1. Can somebody answer me one question, it is about all classic authors who are now in the public domain. Why/who can get away with publishing on amazon as ‘Ernest Hemingway’ and sell his books for money (they are doing it even now). I feel both confused and angered and think that there must be many unscrupulous individuals that are just re-hashing his books (and many others) that should be provided now for free. Has anyone ever left a review pointing this out – I can’t see any and worry about the ‘fall out’ of pointing it out. However, I feel that something is wrong here. Great post about Hemingway he is a minimalist and I find that a rare skill. Too often, authors take an age to ‘get to the point’. It’s harder to be concise, and Hemingway did that beautifully.

    1. Thanks for your thoughts – and, indeed, it is rare to find minimalism done so well. Many have tried to emulate Hemingway – none have succeeded, to my mind. The thing about his copyright, as I understand it, is that this expired on 1 January this year in countries with a 50-year-after-death duration like New Zealand. However, his work is still very much in copyright in places with more than 50-year duration like the UK or the US (which has hideously complex duration laws) and his books are still commercially available worldwide in any event – these arrangements haven’t changed. My copy of ‘Farewell to Arms’, for instance, was published by Vintage (Random House) in 1999 and is copyright 1929 and 1957 to the Hemingway Foreign Rights Trust, who I expect would be receiving the royalties.

      1. Hmm, perhaps with Hemingway (I don’t know) but there are certainly books still being charged for via Kindle written over a hundred years ago, that surely are clearly in the public domain. It’s a bit of a minefield though and I am steering clear of making any complaints to Amazon. I know that they have their radar on now about it.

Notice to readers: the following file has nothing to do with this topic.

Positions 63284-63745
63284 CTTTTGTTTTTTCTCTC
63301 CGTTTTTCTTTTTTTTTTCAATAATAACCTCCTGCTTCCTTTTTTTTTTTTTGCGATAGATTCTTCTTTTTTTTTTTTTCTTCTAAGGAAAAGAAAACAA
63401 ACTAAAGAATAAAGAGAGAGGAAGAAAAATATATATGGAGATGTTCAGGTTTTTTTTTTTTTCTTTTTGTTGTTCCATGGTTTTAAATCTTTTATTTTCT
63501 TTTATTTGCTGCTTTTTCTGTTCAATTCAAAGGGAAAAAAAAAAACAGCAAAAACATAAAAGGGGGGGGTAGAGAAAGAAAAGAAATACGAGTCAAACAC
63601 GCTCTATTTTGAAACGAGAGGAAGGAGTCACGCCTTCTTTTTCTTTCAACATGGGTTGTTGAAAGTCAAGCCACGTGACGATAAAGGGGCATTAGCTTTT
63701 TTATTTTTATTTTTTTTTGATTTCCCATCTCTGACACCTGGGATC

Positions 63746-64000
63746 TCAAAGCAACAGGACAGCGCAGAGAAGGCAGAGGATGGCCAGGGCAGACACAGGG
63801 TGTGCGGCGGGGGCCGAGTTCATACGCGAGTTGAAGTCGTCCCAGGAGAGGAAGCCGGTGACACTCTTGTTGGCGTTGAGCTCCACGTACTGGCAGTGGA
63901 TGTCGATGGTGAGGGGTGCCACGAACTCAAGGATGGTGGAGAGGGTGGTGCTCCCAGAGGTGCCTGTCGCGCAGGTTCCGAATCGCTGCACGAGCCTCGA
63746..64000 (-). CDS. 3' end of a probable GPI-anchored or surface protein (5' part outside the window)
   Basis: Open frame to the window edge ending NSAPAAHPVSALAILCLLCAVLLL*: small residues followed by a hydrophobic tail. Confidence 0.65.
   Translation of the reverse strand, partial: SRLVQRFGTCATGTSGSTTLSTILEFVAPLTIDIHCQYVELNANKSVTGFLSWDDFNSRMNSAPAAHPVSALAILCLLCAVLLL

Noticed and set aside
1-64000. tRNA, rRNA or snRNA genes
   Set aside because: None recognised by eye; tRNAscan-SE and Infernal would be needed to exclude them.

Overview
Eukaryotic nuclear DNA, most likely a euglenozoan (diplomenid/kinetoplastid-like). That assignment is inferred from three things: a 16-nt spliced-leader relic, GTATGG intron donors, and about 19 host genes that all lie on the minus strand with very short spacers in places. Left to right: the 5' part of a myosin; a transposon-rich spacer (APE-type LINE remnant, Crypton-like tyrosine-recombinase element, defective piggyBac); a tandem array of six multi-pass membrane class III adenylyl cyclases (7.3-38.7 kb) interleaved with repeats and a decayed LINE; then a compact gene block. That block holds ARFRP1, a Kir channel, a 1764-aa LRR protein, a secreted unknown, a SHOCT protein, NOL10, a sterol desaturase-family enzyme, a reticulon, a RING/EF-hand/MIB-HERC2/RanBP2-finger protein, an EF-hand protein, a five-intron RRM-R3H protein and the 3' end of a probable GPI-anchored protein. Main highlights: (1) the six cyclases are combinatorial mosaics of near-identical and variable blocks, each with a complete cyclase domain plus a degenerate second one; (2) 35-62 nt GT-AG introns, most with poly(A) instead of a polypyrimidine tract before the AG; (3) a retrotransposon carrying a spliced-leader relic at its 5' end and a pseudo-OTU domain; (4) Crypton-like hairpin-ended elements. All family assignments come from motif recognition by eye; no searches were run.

2. Canada is not much better with regard to copyright duration. It doesn’t help that our government often carbon-copies their legislation and then passes it in our house. (Why anyone wants to be a carbon copy of US law/copyright eludes me.)

        I love Hemingway’s minimalism. I’ve never come close to mastering it, but I do write from the heart, and feel very empty and full after finishing a good piece of writing.

        Thanks for another great post 🙂

        1. I don’t know either. New Zealand’s is pretty much the same as the UK’s, but with some curious quirks, including duration. It doesn’t reduce the complexities involved in applying copyright law internationally.

  2. Reblogged this on Naimeless and commented:
    I love Hemingway’s minimalism. I’ve never come close to mastering it, but I do write from the heart, and feel very empty and full after finishing a good piece of writing.

    These posts really are quite inspirational, and while I’m too busy right now to write much as I’m still getting ready for a long winter. I’m planning on spending all the cold months huddled inside with a pen at my fingertips.

  3. “As a writer, you should not judge, you should understand.”

    “Write hard and clear about what hurts. ”

    “A writer should write what he has to say and not speak it.”